I like the sandwhich approach better than mine.
Thanks for the pointers. I really lost the forest from the trees on this problem.
I got it stuck in my head that perhaps the irrationals were "dense enough" to create 2 subsets with the same measure. It didn't dawn on me to use L.measure...
Yep. I messed that up too. One more time.
By DeMorgan, C\left(\cap_{k=1}^{\infty} E_k\right)=C\left[\left(\bigcup_{k=1}^{\infty}E^{c}_{k}\right)^{c}\right]=\bigcup_{k=1}^{\infty}E^{c}_{k}
Consider: m\left(\bigcup_{k=1}^{\infty}E^{c}_{k}\right)...
By DeMorgan, C\left(\cap_{k=1}^{\infty} E_k\right)=\left(\bigcup_{k=1}^{\infty}E^{c}_{k}\right)^{c}
A lower bound immediately comes to mind. I'm still stewing on how to get an upper bound to pop out.
Lower Bound:
Consider: m\left[\left(\bigcup_{k=1}^{\infty}E^{c}_{k}\right)^{c}\right]...
I answered your question the best I could.
Your question is closely related to the question I am posing. If I could simply answer it, then I wouldn't've started the thread.
If I can construct a counterexample of 2 disjoint and noncountable subsets on [0,1] of measure 1, then the measure of the complement of intersections would be 1. However, I have not been able to find such a counterexample. The answer based on what I have considered is 0.
Homework Statement
Let \left\{E_{k}\right\}_{k\in N} be a sequence of measurable subsets of [0,1] satisfying m\left(E_{k}\right)=1. Then m\left(\bigcap^{\infty}_{k=1}E_{k}\right)=1.
Homework Equations
m denotes the Lebesgue measure.
"Measurable" is short for Lebesgue-measurable.
The Attempt...
I was hoping that I was missing a more strategic approach. (I had already tried working through it with q=3 but ran into unboundedness of g. Working with 2 solved the unboundedness problem, but missed the mark.)
Problem does solve with p=3 and q=3/2. Thanks for the help.
Homework Statement
Show that: \left(\int^{0}_{1}\frac{x^{\frac{1}{2}}dx}{(1-x)^{\frac{1}{3}}}\right)^{3}\leq\frac{8}{5}
Homework Equations
Holder inequality.
The Attempt at a Solution
First, I took the cube root of each side. This let me just deal with the 1-norm on the left. Then I...
Here's what I am thinking.
Consider: \int_{[0,1]}f(y)\left[\int_{[0,1]}\frac{1}{|x-y|^{1/2}}dx\right]dy=\int_{[0,1]}f(y)\left[2\left(\sqrt{1-y}-\sqrt{y}\right)\right]dy\leq\int_{[0,1]}f(y)\cdot 2<∞. Therefore \int_{[0,1]^{2}}\frac{f(y)}{|x-y|^{1/2}}<\infty by Tonelli's Theorem. Then...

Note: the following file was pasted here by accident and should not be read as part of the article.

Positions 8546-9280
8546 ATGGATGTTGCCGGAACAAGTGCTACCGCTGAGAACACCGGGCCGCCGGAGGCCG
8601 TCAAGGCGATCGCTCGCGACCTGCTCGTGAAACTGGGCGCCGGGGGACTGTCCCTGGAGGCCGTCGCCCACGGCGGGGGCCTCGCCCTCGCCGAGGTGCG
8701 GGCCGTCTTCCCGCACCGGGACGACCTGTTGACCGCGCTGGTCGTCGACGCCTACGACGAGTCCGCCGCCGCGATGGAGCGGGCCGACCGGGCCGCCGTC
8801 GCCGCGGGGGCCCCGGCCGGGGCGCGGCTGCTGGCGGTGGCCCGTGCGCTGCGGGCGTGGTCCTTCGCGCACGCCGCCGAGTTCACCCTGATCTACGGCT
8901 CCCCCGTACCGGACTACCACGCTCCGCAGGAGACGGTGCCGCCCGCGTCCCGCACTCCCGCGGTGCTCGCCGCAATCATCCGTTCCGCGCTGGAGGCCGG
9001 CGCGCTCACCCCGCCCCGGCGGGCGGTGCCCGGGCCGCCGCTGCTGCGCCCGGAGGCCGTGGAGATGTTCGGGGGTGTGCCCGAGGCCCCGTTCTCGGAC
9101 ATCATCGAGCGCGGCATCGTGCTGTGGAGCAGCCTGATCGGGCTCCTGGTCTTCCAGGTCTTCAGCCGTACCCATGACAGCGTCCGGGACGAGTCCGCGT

Homework Statement
Let f:[0,1]→ℝ be non-negative and integrable. Prove that \int_{[0,1]}\frac{f(y)}{|x-y|^{1/2}}dy is finite for ae x in [0,1]
Homework Equations
This looks like a Fubini/Tonelli's Theorem problem from the problem givens.
The Attempt at a Solution
I honestly don't know...
The definition the text gave for an Rn interval was the cross product of: av ≤ xv ≤ bv (v= 1, 2, ..., n). It acknowledged other intervals (open, semi open), but stated that intervals should be assumed to be closed unless specifically mentioned.
Yeah. I noticed those problems when I went back to the problem (again). Here's where I am with the problem:
Let I be the collection of all intervals of Rn and ƩI be the σ-algebra generated by I. Let G be the set of all open subsets of Rn and ƩG be the σ-algebra generated by G.
Pick an...
I got confirmation from the professor that he uses the word "coincide" to mean "equal". So both directions of containment need to be proved. I am also changing the notation from Ʃ(x) to Ʃx to avoid confusion that Ʃ is a function.
This was my first attempt to show \Sigma_{G}\subset\Sigma_{I}...
Thanks for confirming this. I spoke to the professor about this. His comment was "My native language is Russian. Questions clarifying how I use articles are completely fair."
Is there only 1 σ-algebra generated for a set?
Consider M={1,2}. Ʃ(M)={∅,M} satisfies the definition of a σ-algebra. However, Ʃ(M)={∅,{1},{2},{1,2}} also satisfies the definition of a σ-algebra. However, the way that my text presents these problems (Prove that the σ-algebra generated...)...